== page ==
- TOP PLAYERSOffensePABLO S. TORRE | August 20, 2012
- TAMPA BAY buccaneersENEMY lines WHAT A RIVAL COACH SAYSJune 28, 2012
- Faces in the CrowdJune 11, 2001
The Bassett kids, especially Johnny and Vickie, help keep their father in line, shooting his balloon full of holes whenever it begins to swell. He's a particularly easy target when he starts stewing over the inconsequential. One day at the Toronto airport, fully 45 minutes before departure, he and Vickie were waiting in line for tickets when he noticed a cluster of idle airline clerks at another counter. He raced over but was told that that counter was for passengers already ticketed, information which prompted arm waving and muttering about inefficiency and ineffectiveness and injustice and....
"Dad," interrupted Vickie dryly, "go buy an airport."
The prime responsibility for managing the emotional maelstrom that is John Bassett belongs to Susan, who is what he is not: well organized and socially graceful. But beneath the amiability is a strong will. During a tumultuous period in their marriage, when teams and leagues were folding and a red sea was flowing from the bank books, Bassett grew furious one morning when a hard-boiled egg she cooked for him turned out to be soft.
"You can't even cook an egg," he yelled, throwing it at her. She dodged; the egg splattered on the refrigerator.
"And clean that up," he added, marching out in triumph.
For days the congealed egg remained on the refrigerator door. Susan invited friends into the kitchen for lunch, for tea, or just to chat. Everyone looked at the egg on the refrigerator. It became the talk of Toronto. Finally Bassett gave in. He got a scraper and peeled off the mess.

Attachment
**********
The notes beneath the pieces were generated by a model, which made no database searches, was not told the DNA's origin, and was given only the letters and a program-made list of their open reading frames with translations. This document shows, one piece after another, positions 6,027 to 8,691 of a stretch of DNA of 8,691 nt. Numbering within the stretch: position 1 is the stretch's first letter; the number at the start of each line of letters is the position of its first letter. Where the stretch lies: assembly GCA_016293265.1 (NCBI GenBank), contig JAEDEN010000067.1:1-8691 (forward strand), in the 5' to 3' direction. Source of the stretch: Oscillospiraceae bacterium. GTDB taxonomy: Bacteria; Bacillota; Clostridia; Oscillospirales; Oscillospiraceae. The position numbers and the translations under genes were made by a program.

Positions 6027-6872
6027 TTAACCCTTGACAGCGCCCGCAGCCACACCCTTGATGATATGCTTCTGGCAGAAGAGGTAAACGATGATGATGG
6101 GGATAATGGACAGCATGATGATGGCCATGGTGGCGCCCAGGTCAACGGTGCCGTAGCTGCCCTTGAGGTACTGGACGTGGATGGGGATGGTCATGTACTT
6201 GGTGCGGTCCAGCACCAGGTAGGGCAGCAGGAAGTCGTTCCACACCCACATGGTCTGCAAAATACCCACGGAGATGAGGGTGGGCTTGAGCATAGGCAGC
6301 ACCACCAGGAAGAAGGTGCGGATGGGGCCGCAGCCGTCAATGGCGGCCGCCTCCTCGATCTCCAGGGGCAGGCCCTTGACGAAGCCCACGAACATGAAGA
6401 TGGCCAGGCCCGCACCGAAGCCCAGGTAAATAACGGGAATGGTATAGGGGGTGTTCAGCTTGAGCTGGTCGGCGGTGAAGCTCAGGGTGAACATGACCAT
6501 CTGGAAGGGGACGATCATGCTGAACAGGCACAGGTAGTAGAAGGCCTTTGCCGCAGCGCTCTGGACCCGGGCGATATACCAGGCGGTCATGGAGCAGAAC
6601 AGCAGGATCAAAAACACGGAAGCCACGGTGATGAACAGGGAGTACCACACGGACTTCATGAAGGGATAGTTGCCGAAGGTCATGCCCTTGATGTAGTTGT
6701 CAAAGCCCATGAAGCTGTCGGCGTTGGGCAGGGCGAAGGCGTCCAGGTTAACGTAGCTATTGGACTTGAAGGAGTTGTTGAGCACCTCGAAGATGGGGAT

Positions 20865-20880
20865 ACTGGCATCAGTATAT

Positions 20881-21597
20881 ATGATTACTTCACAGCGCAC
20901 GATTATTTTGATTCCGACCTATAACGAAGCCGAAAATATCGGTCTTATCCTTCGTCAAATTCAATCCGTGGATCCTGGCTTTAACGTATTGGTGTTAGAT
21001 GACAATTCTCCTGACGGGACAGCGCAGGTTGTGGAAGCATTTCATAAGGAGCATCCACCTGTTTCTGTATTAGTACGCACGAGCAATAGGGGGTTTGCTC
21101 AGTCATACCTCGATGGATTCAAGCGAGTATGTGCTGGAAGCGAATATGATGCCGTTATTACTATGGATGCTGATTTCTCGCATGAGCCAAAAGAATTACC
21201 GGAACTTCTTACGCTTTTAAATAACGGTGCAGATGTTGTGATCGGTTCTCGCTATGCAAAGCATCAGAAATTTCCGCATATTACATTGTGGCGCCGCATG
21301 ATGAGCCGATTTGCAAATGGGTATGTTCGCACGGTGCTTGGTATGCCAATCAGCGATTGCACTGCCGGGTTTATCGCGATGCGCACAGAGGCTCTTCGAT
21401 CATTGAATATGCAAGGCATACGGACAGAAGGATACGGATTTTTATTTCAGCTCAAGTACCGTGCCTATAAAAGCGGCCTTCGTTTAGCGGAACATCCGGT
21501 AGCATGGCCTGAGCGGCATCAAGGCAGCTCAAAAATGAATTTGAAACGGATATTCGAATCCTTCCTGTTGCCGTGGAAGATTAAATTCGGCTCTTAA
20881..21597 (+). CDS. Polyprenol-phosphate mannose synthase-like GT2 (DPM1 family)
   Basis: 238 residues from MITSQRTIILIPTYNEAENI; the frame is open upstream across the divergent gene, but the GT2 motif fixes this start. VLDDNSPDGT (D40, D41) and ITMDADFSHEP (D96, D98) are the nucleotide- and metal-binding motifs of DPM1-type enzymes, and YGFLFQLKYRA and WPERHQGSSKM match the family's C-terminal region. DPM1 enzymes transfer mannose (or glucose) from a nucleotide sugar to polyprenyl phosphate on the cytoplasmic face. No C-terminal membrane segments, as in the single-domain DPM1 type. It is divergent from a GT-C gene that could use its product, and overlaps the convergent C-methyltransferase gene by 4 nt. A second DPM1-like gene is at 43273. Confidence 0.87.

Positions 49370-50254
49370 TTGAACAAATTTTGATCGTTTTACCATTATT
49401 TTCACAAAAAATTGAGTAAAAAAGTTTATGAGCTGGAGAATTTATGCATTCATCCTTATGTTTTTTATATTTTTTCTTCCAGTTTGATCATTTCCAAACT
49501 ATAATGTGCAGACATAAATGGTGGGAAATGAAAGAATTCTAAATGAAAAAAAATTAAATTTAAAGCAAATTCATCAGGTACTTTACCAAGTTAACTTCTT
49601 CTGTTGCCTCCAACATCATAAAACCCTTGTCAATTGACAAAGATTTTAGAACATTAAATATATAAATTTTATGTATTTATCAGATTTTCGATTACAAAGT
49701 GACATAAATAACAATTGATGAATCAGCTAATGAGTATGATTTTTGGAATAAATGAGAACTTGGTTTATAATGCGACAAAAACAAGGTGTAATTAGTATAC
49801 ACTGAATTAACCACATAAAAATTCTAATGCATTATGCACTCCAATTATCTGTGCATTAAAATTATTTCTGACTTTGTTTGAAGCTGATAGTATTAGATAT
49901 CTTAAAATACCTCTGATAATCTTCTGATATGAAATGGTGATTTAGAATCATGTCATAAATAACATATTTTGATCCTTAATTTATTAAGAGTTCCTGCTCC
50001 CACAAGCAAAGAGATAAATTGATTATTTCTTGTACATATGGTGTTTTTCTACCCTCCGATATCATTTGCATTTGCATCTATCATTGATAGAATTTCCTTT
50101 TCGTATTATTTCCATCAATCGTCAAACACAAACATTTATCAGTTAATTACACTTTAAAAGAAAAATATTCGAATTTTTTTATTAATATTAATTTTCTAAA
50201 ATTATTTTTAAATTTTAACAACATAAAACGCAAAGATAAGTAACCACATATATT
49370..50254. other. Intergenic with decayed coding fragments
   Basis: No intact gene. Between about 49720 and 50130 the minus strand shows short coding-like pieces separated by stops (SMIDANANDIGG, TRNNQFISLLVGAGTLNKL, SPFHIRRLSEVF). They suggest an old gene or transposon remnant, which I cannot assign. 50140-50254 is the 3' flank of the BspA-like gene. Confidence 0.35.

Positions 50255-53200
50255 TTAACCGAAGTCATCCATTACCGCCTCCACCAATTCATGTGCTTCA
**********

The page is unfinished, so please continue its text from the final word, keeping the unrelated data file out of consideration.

Bassett's impatience was responsible for Carling's name. He and Susan, who is related to the Carlings, the Canadian brewing family, had no female names ready when the baby arrived. Bassett shrugged his shoulders. "Name her Carling," he blurted.
On Hilton Head Island, S.C., Bassett is in the first stages of high anxiety an hour before a limousine is to arrive to take him to the airport. He has just spent three days at Hilton Head with Susan and Carling. Now Bassett is worried that the limo won't show. No reason. Just worried. Twenty minutes before the hour is up he is outside, walking back and forth.
This was to have been an idyllic vacation with Susan and Carling. He hadn't even brought along the briefcase that serves as his mobile office and as a compendium of his life, crammed as it is with everything from his passport and birth certificate to bankbooks and legal pads tattooed with arcane numbers relating to various projects. The briefcase is being airlifted to meet him at his next destination, and for the last two days Bassett has been furiously scribbling notes on scratch paper. Idyllic is not his style.
In some circles Bassett is regarded as only a fair businessman. Too many peaks and valleys. More than once the Bassetts' outwardly privileged existence has been precariously mortgaged. Once a boyfriend's father sat Vickie down and lectured her about megabuck economics and where her father went wrong. "He always puts up his own money," the man said, adding that the first rule is to use someone else's dough for the risky part. "He thought he was doing me a favor," Vickie recalls. "All I could think was, I'm glad we're the way we are, instead of like you.' " Says Eby, "John's a shooter. He goes for it."